It didn't work for me! If you talked to Brett Lee, it might be a different story. It doesn't happen very often, but I have to say this: There's no way - no way - an express fast bowler can now play all three forms consistently. That's for sure.
I don't know. Like I said, I step back from that [medical] side. If you look at the FTP [Future Tours Programme] going forward, it's stacked. That's what I mean when I say there's no way an express bowler can play all forms. But it's certainly opened our eyes up to how polished our management of Shaheen's going to be.
I hate the sports-science subject. I'm not a big analytical coach and I'm not a huge sports-science guy. It's not that I don't believe in it. I just don't know how much you can constantly throw into sports science and expect that these stallions are going to keep going. Every individual is different and that has to be taken into account. For me as a bowling coach, it's taken time to work out every individual and what they need differently. I've got a good grasp of that myself now. My relationship with individuals is quite good, I suppose. I would say sports science is getting better, but that's not my subject.
Those conversations have happened, and I'm asked for my input, but if I knew what causes injuries, I wouldn't have got injured so much myself and I would have played a lot more Test cricket probably. If you get someone that's got a great eye for bowling technique, I'm sure they'll come up with something. There's a six-month process required to change things. There's not a great time to do that because the media, the fans, selectors, want to see players on the park.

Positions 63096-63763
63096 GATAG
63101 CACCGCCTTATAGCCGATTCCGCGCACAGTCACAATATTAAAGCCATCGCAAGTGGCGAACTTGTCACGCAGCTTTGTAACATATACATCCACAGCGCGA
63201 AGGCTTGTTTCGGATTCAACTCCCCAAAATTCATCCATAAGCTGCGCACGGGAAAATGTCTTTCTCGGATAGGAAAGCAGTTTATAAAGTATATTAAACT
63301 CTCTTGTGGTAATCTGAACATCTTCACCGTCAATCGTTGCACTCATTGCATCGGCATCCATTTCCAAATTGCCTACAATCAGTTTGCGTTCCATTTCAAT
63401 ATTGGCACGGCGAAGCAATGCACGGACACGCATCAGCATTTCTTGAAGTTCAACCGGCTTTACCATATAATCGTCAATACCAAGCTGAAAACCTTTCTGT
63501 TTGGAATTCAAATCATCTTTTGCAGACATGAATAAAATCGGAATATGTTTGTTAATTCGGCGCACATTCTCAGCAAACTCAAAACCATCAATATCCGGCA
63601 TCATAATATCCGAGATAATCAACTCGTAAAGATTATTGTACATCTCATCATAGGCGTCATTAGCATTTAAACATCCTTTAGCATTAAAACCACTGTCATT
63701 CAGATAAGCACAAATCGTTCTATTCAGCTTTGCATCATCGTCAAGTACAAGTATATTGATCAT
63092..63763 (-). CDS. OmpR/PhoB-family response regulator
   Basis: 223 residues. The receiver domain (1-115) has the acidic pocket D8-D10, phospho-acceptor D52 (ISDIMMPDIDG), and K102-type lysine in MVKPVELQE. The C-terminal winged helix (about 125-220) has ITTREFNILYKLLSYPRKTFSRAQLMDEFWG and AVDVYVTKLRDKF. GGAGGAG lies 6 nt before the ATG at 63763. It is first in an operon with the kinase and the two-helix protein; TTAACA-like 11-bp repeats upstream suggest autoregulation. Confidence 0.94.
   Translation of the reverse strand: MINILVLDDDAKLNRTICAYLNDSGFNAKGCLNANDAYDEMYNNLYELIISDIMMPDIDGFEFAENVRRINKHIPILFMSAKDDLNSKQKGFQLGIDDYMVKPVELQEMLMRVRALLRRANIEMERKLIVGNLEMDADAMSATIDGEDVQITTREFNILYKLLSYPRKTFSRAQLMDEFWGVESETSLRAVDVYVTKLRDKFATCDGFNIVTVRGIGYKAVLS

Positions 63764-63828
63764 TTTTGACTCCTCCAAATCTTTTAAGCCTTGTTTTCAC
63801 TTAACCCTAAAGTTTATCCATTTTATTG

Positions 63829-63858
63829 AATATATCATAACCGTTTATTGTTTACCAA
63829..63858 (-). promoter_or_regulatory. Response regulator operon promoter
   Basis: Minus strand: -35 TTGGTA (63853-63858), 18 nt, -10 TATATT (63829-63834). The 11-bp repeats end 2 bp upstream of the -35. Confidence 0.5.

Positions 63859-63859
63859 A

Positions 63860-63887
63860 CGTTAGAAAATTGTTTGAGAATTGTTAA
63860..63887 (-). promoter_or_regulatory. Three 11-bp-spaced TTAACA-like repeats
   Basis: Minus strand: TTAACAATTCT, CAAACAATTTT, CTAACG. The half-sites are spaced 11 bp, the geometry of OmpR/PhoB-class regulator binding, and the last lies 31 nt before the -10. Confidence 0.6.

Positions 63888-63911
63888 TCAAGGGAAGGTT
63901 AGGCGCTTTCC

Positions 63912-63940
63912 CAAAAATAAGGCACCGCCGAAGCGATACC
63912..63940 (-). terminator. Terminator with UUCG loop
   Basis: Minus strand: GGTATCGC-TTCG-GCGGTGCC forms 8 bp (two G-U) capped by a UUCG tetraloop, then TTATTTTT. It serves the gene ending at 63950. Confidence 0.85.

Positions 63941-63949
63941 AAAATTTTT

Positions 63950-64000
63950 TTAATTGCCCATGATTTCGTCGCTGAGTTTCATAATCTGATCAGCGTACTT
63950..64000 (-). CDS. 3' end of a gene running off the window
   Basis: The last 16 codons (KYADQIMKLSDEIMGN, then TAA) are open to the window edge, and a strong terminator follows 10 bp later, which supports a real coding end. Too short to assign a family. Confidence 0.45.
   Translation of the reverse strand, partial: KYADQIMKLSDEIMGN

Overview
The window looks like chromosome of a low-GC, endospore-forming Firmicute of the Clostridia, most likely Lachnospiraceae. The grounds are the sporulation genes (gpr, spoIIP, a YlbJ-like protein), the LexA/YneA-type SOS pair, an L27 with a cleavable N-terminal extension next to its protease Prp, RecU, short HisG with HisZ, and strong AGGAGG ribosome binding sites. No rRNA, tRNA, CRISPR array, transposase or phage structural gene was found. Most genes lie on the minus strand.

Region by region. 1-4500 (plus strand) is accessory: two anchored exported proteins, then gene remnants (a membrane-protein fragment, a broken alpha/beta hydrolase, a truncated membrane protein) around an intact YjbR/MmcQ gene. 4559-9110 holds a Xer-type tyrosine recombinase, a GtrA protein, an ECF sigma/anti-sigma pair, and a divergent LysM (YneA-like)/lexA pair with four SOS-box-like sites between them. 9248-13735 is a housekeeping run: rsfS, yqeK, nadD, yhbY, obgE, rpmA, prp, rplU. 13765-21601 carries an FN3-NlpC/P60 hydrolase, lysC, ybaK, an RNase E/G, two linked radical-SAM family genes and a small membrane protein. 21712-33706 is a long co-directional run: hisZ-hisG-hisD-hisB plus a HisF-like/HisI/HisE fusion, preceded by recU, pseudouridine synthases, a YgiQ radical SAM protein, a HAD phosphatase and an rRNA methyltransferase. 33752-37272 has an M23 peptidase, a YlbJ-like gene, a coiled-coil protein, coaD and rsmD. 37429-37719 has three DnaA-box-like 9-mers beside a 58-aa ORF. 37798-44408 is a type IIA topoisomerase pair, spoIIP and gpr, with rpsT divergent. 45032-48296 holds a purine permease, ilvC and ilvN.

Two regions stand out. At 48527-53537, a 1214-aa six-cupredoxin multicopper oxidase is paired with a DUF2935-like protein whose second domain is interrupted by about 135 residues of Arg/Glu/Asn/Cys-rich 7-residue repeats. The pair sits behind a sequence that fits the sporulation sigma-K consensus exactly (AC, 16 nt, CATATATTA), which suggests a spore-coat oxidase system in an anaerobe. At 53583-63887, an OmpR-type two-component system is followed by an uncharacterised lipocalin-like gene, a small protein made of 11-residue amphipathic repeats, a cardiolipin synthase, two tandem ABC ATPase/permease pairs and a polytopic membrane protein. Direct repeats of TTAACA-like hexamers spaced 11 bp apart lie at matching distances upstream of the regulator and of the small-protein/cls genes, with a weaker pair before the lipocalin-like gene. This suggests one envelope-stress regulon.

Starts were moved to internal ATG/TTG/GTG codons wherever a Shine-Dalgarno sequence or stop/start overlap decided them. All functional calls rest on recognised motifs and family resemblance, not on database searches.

You have to start going down that path, which is not easy because you have to then pigeonhole players about whether they'll be Test or white-ball bowlers. The players have to be in that conversation, but definitely, there's got to be some separation. You're also away from home now, even the coaching staff. It's not just physical, it's mental as well. It's definitely got to be looked at.
I think you can't help but look back on your own career a little bit. And everybody's different. You don't necessarily come in and manage or mentor or coach thinking every player is [like yourself]. That'll be unsuccessful. But I certainly think about times from my career and I sometimes mention to players what worked for me. "What do you think, maybe it'll work for you?" I have empathy for them because I know what they're going through a little bit, which helps. So yes, at times you do draw on your own experience.
I don't know if that's why I got hired - maybe it is. But it suits this fast-bowling pack. There's a whole heap of obstacles in the way for cricketers. Whatever those obstacles are, my job is to remove as many of those as I can and make life easier for them. That would be the No. 1 part of the job. And if that's the mindset, then great. I hope the players are enjoying it.
"Being brave at the death is not always going to work out, but when it does, it's such a great feeling for a fast bowler. You've pulled off the last four overs of the game"
Not necessarily. I was in and out of the Australian team quite a bit, so I didn't have huge influences on my bowling. The biggest influence on my bowling was with my team-mates. So as a young guy in the Australian squad, I had Brett Lee, [Glenn] McGrath, [Jason] Gillespie, [Michael] Kasprowicz, but not necessarily coaches, no.